♫ Regrets, I’ve had a few…♪♫
According to the research of Gilovich and Medvec, time plays a vital role in our regrets.
Over the short-term, day to day, month to month, we lament our unfortunate actions. We regret a decision we made, a relationship we entered into, a project we took on that simply didn’t have a happy ending.
Conversely, over the long-haul, we tend to regret inactions of things we never dared to attempt.
Gilovich and Medvec’s study revealed that over the course of an average week, action regrets outnumber inaction regrets 53% to 47%.
However when people look at their lives in total, when you’re 89 years old and about to take your last breath, inaction regrets outnumber action regrets by a huge margin. Note even close; 84% to 16%.
None of us know when our expiration date will be stamped. Many of us take life for granted and think we have more than enough time to do what we want to do.
Then from time to time the unfortunate happens. We’re given a soboring reminder regarding the fragility of life. We’re blindsided on some idle Thursday, hit the pause button and say “this week I’m going to change.”
A lucky few hit the big bright tabula rasa button, wipe the slate clean and make their endgame a reality.
The majority kick the can down the road and begin the all too familiar do loop procrastination cycle.
- What’s your biggest regret?
- What are you willing to do to erase your inaction?
- What’s your endgame?
- What needs to change so you’ll begin going after your endgame?
I’ve been a partner to hundreds of clients in a half dozen countries.
Coaching works! That’s if you’re coachable. And, if you hire a qualified coach.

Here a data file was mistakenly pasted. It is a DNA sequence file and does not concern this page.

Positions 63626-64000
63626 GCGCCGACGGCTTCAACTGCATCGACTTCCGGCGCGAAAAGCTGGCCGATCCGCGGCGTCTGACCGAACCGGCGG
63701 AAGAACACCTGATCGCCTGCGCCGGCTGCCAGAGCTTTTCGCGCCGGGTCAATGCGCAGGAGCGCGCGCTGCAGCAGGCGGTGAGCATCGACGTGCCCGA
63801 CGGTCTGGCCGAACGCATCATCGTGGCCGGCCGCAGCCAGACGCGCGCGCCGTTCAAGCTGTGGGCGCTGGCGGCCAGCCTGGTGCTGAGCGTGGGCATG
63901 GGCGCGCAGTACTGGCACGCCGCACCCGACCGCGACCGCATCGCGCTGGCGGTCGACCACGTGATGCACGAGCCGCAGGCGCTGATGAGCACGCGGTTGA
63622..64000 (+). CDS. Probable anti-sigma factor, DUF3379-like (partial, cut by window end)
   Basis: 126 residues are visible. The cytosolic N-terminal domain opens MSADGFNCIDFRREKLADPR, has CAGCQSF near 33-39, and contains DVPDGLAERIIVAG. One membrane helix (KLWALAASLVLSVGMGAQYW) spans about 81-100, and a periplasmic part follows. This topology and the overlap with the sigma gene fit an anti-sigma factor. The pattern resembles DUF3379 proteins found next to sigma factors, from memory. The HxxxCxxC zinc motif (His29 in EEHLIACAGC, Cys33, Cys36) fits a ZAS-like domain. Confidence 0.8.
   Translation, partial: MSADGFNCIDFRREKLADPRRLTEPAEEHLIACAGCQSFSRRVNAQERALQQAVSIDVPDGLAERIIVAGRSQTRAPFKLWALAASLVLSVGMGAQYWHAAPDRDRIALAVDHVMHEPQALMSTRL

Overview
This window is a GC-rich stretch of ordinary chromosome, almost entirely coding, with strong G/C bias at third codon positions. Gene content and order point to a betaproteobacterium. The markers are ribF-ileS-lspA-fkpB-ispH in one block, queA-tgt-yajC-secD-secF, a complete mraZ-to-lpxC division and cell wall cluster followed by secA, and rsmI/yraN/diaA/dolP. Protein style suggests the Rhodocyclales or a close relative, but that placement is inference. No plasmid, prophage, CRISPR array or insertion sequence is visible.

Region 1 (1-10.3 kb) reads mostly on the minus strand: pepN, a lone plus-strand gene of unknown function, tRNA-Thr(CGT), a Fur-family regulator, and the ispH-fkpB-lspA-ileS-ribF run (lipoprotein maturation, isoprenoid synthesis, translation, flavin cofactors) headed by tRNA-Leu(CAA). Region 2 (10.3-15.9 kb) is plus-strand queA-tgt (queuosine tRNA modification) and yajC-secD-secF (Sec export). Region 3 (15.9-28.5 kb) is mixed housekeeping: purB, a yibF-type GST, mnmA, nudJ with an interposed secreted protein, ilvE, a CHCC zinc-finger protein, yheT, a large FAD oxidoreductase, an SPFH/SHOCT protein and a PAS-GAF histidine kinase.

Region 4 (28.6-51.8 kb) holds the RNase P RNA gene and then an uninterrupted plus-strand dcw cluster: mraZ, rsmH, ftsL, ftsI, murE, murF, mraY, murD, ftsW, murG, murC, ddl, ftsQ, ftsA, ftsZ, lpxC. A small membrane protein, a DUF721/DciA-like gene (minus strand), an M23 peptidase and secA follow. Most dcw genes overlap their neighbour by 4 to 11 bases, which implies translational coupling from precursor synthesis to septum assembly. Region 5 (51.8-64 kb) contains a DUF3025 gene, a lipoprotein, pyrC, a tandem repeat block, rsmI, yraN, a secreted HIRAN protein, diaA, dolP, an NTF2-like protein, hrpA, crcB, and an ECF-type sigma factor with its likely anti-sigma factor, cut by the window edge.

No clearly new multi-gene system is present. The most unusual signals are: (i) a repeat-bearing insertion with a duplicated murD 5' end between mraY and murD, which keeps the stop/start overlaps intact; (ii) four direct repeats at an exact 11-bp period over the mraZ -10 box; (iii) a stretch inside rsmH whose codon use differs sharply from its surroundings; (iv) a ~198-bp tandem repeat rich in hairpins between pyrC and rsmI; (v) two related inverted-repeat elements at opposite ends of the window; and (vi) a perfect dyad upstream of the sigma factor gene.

My clients hired me to increase revenues in their business, uplevel their leadership skills, make a career transition, move to another country, build a coaching business, hire better people, etc.
Each of these clients are regular people just like you. They weren’t born with the proverbial silver spoon in their mouth. They didn’t have it all figured out from day one.
The common denominator of these clients is they were willing to take the first step and begin the journey towards their endgame.
The first step is the hardest. Once you take it, you commit to the process. You feel relief, energetic and empowered, all at the same time.
I’m in the End Game Business.
Contact me for a complimentary consultation without strings:
- Email firstname.lastname@example.org
- Phone or text 315 303 2180
- Skype: esteban.borek in NY
Stop living in the land of regret.
Contact me today.
Steve, I so agree with this. Right before I read this I received a text from an old friend who said “several of us were talking about you and saying… if only we could chase our dreams like Karin.”
Wow. Of course they could, but it would come with sacrifices and choices that are really scary. And as Seth Godin would say sure, “it might not work.”
On the other hand I think when you’re wildly passionate about something it serves as a magnet to others who are attracted to your journey. That’s great fuel. Having a coach is a great way to help you channel, organize, and operationalize your dream.
Karin, your endgame is being fueled by something larger than the endgame itself.
A person’s dream can’t stand alone. Well, it could. Then once they crossed the finish line, they wonder why they feel hollow inside. Not much fun in that.
It’s all about a bigger purpose.